The Human Cost of LGBTQ Book Bans

Hey Bucks County: Banning kids from learning about themselves and each other isn’t just ineffective — it’s cruel.
Image courtesy of Shutterstock.

Written by Robin Savannah Carver

Across the country, an ongoing education controversy has erupted around queerness.

Republicans in Florida and other states have moved to eliminate any mention of queer people from public schools. Drag queen storytimes have been embraced by libraries but opposed by conservatives, with some deploying vicious slogans like “kill your local pedophile.”

It’s horrific but unsurprising in a country where more than a third of adults now say they support banning books with stories about transgender youth. School districts across the country are doing just that, with right-wing activists even shutting down libraries to do the same.

If you’re feeling deja vu, you’re not alone. Conservatives and fascists have baselessly accused queer people of pedophilia, obscenity, and pornography for more than a century. But what is everyone afraid of?

One possibility is that they’re afraid their children will choose to live life as a trans person. As the thinking goes, if queer people and stories are censored, kids won’t grow up queer. It’s a predictable logic, but also ineffective and cruel.

I know because it’s the kind of system I grew up in.

I grew up on Army bases in a Southern Baptist family. I didn’t know any trans people. Adults around me would refer to trans people with words like “shim” or say “that’s not a man or a woman, that’s an it.” Mainstream movies and shows like Ace VenturaLittle NickyReno 911, and a million others taught me that “men in women’s clothes” were objects for scorn and disgust.

I tried to look up information on trans people, but I couldn’t find anything in my school’s library or other community libraries — and online tools at those institutions filtered queer content. I told therapists that I felt discomfort with my gender, but they said it was a temporary phase because my dad was deployed overseas.

My natal puberty progressed, giving me facial hair, six-and-a-half feet of height, and a deep voice. I hated every inch of my hairy, huge body. When my despair drove me to self-harm, yet another therapist insisted it was a phase.

I still remember the first time I read an article about a trans person that didn’t mock them in the famous “Transgender Tipping Point” issue of Time magazine in 2014. I was 22. I began my transition almost exactly 8 months later.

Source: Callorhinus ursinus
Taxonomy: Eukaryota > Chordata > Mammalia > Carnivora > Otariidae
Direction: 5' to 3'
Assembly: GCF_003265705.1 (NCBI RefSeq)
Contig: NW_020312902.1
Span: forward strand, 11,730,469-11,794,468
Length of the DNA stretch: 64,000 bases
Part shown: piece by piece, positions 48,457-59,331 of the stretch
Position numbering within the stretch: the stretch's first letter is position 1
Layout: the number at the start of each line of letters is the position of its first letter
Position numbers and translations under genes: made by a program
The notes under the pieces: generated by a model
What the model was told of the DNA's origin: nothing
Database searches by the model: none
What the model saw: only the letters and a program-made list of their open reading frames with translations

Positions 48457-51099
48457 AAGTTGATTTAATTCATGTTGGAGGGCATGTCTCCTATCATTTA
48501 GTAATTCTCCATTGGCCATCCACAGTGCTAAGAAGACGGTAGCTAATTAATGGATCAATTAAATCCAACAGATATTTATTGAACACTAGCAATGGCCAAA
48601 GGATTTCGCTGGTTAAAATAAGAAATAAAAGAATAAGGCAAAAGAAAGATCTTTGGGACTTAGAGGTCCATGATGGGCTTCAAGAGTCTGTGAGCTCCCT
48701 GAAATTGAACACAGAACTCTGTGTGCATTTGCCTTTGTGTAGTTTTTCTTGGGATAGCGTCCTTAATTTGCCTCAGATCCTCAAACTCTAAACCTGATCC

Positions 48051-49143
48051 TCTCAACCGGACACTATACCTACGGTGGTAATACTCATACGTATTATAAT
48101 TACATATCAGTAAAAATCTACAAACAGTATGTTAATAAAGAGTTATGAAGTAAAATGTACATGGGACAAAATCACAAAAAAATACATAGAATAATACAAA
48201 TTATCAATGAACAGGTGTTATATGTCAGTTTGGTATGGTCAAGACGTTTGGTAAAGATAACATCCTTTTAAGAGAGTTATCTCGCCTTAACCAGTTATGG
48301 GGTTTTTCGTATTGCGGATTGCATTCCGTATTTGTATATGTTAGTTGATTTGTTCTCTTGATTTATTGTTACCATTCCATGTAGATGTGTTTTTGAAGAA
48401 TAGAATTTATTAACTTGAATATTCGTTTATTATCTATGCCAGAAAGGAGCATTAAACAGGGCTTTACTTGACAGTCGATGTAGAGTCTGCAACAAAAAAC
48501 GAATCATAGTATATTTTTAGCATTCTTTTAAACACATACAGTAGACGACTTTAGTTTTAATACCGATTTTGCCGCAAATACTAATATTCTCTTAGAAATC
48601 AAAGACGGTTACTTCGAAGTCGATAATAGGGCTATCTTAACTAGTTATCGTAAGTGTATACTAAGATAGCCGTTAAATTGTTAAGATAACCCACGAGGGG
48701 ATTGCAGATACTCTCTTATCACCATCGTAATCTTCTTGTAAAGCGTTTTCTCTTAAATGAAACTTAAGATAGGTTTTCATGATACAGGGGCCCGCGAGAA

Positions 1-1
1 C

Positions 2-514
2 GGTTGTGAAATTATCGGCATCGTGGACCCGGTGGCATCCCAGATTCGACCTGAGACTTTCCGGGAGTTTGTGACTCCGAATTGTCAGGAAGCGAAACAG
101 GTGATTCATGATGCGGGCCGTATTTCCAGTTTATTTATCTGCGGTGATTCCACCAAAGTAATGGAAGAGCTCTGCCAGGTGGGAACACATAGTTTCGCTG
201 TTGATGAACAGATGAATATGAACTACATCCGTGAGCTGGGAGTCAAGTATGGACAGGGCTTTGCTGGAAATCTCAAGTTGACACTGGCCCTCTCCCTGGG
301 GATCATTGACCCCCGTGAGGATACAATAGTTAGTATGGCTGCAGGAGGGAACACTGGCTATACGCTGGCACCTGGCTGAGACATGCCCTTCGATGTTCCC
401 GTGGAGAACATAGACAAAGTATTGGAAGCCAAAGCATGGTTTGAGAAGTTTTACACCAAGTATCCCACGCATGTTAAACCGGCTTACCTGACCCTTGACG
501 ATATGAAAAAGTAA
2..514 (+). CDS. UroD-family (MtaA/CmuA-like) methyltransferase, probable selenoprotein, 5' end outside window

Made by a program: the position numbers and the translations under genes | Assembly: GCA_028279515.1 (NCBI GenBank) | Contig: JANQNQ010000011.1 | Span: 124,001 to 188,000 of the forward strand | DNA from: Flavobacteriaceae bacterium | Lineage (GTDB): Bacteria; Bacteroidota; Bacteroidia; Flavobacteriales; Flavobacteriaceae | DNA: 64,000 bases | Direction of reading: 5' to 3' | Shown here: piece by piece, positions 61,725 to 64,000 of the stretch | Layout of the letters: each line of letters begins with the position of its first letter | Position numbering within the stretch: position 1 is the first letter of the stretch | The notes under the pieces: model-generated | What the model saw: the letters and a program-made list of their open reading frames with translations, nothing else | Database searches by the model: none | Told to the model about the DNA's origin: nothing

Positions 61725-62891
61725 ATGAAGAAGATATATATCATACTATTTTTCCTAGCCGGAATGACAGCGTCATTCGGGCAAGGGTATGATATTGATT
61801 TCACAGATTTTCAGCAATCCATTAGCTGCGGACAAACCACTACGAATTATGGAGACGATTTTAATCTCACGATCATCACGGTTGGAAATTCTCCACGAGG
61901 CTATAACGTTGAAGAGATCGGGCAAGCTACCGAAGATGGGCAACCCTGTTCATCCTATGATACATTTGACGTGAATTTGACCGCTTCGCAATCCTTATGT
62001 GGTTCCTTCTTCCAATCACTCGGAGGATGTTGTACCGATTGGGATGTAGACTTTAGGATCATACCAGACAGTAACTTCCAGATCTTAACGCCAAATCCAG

It’s a hard life. The size of my body and pitch of my voice keep me from the “passability” of trans celebrities with infinite money. Nothing can reduce my height, vocal surgeries are preposterously expensive, and my (pretty good) health insurance doesn’t cover facial hair removal.

Since I can’t hide my transness, I’m constantly exposed to transphobia whenever I’m in public or applying for a job. And I still deal with constant dysphoria.

My body and my pain are a consequence of censorship. It didn’t have to be this way.

If I had access to books like Imogen Binnie’s Nevada, T Cooper’s Real Man Adventures, or Jazz Jenning’s Being Jazz, I might have known enough to demand treatment sooner, or at least understand my needs better. My life would be safer and less painful in a multitude of ways today.

Your own child, or your neighbor’s, might be in the same position I was. They deserve a chance to learn about trans people so they can save themselves from a lifetime of consequences. They deserve your help making sure no one takes away their opportunity to learn that they might be trans.

So speak out in support of public access to queer literature in your community at library councils, school boards, and town halls. Don’t let the book-burners erase queer history from right under our noses again.

Robin Savannah Carver is a development associate at the Institute for Policy Studies. This op-ed was distributed by OtherWords.org.

Special to The Bucks County Beacon

Special to The Bucks County Beacon

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